Forty-six of the British Army’s Corps and Regimental cap badges showing King Charles cypher have been unveiled.
Worn for the first time by military personnel taking part in the Coronation, they will become the official new symbol for the Regiments and Corps. The design of the badges reflect the cypher and the Tudor Crown, which appears in the King’s cypher.
They include such famous names as The Queen’s Royal Hussars, The Parachute Regiment, the Gurkhas and the Grenadier Guards.
The British Army’s Tri-Service Ceremonial policy and plans lead, Lieutenant Colonel (Retd) Kestrel Simson said: “The cap badge goes to the very heart of what the Army is about. The last thing a soldier or officer does when they leave their accommodation or quarter is put on their beret and on that beret is the cap badge. It identifies the soldier as belonging to one of the Army’s 74 Regiments or Corps.
The cap badges currently carry the cypher of Queen Elizabeth II. The King’s cypher features the letter C intertwined with the letter R or Rex – Latin for King – with III within the R, denoting Charles III, and the Tudor Crown sitting above the letters.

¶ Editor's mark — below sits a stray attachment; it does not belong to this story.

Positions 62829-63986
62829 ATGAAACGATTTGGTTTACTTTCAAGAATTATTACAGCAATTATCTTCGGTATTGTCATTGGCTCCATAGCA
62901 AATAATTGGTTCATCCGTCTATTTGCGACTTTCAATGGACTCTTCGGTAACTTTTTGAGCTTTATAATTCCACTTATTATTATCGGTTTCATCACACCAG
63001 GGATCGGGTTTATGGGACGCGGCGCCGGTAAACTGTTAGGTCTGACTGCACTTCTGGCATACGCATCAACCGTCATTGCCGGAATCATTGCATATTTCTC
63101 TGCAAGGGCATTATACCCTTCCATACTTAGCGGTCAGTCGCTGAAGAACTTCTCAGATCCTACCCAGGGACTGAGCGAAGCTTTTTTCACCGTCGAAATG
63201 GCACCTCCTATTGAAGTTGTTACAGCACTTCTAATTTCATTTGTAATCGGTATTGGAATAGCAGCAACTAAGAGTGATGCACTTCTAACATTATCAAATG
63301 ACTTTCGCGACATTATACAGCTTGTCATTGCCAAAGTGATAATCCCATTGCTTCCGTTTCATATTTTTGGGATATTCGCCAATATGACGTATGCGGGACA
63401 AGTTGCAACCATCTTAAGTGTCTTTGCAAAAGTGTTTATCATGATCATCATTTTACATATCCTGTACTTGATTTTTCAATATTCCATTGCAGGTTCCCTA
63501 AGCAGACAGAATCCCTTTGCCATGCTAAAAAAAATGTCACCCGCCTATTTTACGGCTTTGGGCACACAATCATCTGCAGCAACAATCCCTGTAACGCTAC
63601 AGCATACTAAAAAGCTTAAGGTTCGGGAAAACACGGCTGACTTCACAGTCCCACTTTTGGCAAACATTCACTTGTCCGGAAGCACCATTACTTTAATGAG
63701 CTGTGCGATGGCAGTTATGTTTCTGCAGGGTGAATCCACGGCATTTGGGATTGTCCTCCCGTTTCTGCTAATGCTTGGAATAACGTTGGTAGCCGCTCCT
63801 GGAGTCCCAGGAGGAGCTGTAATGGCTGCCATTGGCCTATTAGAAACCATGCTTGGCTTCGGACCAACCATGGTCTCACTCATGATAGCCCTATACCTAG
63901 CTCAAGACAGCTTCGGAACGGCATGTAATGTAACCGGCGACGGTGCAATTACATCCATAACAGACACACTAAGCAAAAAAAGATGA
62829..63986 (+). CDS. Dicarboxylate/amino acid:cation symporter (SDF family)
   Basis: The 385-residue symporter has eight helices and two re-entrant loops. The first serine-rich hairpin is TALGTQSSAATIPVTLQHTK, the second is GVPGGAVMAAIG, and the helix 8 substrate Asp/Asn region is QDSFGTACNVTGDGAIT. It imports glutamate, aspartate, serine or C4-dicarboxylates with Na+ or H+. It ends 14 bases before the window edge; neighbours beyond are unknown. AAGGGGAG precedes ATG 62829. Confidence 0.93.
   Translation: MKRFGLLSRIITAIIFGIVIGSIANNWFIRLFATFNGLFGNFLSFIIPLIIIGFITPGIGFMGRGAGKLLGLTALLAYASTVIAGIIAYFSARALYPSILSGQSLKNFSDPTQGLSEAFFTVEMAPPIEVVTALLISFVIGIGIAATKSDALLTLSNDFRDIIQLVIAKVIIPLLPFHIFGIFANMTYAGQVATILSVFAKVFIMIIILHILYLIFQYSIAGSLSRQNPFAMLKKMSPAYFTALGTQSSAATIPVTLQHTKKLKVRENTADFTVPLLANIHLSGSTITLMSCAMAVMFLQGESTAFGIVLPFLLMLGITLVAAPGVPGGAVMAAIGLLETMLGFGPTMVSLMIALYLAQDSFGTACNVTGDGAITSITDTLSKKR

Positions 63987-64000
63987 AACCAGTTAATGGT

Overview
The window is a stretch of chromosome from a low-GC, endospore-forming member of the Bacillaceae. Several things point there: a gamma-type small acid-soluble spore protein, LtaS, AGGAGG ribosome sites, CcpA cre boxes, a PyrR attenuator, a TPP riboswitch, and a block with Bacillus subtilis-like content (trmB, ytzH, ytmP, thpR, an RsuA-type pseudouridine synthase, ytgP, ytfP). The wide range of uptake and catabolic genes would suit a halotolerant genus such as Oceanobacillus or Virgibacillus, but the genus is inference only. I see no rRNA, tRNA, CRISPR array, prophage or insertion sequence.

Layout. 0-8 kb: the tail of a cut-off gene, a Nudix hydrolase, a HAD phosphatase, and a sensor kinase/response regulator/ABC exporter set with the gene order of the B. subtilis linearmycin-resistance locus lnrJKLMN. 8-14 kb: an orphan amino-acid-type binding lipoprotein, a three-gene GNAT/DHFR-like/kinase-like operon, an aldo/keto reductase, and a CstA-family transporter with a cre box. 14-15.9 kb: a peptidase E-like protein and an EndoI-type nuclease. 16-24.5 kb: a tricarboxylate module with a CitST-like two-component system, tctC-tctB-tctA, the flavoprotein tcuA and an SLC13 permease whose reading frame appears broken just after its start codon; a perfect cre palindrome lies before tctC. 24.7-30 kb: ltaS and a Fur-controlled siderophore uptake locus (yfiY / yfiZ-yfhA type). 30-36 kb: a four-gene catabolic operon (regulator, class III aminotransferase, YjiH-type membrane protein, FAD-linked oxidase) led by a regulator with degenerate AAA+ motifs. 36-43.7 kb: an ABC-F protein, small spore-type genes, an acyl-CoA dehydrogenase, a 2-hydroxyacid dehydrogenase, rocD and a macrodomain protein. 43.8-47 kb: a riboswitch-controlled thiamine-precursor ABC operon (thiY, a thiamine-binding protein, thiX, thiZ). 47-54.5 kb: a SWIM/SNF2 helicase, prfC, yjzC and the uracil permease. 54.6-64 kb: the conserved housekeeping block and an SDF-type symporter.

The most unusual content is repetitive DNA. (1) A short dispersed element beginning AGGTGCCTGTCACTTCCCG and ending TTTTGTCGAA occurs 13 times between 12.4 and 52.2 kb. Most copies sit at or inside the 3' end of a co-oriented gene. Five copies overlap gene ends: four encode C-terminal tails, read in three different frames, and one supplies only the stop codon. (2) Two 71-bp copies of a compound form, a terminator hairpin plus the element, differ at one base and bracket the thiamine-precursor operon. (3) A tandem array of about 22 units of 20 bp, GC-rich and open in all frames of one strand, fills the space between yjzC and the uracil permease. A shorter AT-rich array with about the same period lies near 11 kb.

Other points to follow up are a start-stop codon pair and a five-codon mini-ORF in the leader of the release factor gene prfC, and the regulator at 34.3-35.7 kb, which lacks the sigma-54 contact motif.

British Army Brand Manager, Ross Addison said: “It has been a tremendous honour and privilege to play a part in this historical occasion.
The cap badge, also known by some regiments as a ‘cypher’ or ‘the motto’, is worn on Army berets and headdress and is a great source of pride to soldiers. It is an easy way of identifying the wearer’s regiment and embodies the spirit of that unit and its historical lineage.
Many veterans continue to proudly wear their cap badges long after they have left service because it provides a visible connection and sense of belonging to their regiment.
The last cap badge to be unveiled was for the newly formed Ranger Regiment badge in 2021 under the Future Soldier restructure of the Army.